September 29, 2023, ©. Leeham News: We are discussing the Detailed design phase of an airliner development program. We have talked about program management methods, development techniques, and tools for Detailed design.
But there is one area that is more important than even the aircraft aerodynamic, structural, and systems design for a new Heart-Of-The-Market aircraft: how to produce it in higher volumes and at lower cost than before.
By Bjorn Fehrm
September 28, 2023, © Leeham News: We recently looked at the latest developments around Airbus’ A321XLR certification. When the certification is completed, it extends the A321 to a true Trans-Atlantic airliner.
After the A321XLR, what will be Airbus’ next development? A clean sheet replacement for the A320/A321 series won’t be needed until Boeing replaces the 737 MAX family next decade, and we have described why we think an A220-500 will not happen anytime soon.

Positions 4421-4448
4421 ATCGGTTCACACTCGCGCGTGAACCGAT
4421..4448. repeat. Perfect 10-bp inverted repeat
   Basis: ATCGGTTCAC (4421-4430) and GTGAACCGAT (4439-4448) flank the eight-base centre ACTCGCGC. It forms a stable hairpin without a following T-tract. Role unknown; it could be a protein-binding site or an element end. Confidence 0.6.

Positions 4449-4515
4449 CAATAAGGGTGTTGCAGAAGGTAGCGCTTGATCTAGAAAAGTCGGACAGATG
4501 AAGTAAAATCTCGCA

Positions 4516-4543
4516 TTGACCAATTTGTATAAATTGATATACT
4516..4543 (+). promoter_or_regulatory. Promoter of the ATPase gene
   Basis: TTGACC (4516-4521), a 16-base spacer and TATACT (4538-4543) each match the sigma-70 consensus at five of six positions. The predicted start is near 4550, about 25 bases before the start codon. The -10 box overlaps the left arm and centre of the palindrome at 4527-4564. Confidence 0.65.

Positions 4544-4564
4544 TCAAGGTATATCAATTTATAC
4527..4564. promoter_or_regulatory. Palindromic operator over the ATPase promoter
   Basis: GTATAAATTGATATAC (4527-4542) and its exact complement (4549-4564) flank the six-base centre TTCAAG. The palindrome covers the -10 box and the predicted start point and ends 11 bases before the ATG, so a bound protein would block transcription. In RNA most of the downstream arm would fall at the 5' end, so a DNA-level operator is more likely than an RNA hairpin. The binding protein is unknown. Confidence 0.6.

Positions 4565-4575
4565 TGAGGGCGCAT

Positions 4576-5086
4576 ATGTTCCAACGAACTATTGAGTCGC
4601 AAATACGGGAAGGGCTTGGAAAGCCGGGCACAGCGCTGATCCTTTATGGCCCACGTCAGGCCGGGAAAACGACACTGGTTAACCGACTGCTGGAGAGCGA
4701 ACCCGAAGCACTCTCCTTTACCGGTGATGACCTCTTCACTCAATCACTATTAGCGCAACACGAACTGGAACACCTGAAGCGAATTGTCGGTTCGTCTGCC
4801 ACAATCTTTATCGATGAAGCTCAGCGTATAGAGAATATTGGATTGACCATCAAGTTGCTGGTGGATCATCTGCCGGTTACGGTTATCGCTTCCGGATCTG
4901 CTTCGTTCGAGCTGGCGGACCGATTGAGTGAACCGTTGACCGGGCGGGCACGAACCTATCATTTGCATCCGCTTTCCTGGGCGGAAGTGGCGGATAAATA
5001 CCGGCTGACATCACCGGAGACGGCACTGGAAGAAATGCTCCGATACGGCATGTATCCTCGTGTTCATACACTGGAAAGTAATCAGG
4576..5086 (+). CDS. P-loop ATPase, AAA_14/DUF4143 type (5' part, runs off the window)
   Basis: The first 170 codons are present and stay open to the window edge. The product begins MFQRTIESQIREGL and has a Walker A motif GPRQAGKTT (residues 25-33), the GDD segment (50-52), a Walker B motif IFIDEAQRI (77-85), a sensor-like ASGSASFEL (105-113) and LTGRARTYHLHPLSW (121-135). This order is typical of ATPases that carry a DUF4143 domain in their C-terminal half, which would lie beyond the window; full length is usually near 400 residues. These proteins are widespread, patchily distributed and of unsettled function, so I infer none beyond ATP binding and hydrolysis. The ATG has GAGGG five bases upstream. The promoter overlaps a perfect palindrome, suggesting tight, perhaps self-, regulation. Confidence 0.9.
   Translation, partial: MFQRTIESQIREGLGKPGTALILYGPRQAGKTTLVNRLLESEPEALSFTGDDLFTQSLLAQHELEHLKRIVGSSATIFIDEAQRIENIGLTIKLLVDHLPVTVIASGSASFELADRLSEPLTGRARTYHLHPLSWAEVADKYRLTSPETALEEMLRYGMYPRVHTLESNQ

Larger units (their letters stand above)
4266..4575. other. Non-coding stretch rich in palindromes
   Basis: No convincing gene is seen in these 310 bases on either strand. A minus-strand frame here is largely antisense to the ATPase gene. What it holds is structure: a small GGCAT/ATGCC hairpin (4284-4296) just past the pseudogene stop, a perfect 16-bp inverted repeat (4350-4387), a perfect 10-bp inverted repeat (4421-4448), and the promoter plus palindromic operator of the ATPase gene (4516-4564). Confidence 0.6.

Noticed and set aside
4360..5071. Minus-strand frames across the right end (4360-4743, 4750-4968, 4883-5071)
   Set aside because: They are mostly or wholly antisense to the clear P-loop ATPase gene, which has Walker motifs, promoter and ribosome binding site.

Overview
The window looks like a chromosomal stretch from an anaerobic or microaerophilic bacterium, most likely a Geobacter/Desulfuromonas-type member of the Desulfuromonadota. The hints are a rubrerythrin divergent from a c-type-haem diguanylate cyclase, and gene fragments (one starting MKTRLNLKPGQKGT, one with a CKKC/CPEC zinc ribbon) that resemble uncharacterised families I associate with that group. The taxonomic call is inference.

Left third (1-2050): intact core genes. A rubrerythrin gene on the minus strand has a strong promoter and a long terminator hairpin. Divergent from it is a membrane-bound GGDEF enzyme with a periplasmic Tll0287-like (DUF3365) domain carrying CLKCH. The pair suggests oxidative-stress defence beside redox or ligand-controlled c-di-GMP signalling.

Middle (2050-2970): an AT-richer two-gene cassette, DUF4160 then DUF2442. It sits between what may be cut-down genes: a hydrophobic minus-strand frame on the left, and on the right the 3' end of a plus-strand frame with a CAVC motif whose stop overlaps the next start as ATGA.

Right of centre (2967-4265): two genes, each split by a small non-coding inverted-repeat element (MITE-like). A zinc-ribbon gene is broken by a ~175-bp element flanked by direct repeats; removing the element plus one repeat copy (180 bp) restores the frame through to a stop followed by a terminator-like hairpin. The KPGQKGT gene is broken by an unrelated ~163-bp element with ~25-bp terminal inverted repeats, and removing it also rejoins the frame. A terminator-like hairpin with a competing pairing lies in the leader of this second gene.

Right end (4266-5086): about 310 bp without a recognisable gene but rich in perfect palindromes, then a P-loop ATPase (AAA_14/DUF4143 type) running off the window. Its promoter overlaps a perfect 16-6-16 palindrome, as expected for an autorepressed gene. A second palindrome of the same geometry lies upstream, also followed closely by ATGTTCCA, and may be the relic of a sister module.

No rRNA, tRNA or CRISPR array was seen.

The A320/A321 is Airbus main source of revenue and margin. It would, therefore, be a logical focus for further development to keep the success going into the next decade. But what can be done? Is the A321neo with the A321LR and XLR the end of the development of the A321? We use our Airliner Performance and Cost Model (APCM) to analyze A321 fundamentals and look at how to increase capacity and efficiency further.
Editor’s Note: As Airbus and Boeing consider new airplanes, their current generation aircraft are plagued with technical issues. The engines on the A320neo and 737 MAX families continue to have problems years after entry into service. The Boeing 787, which had ground-breaking technology when it was designed, has production issues. Flight testing early on revealed technical problems with the engine on the 777X, prompting the president of Emirates Airline to publicly suggest he won’t accept delivery until the engines are fully “mature.”
Aviation Week’s Check 6 podcast last week examined Boeing’s path toward a new airplane. Boeing CEO David Calhoun insists on waiting for new technology. But “new technology,” while in theory is a great idea, the phrase also scares people. LNA reported on this in March 2020. We’re reposting this article from then.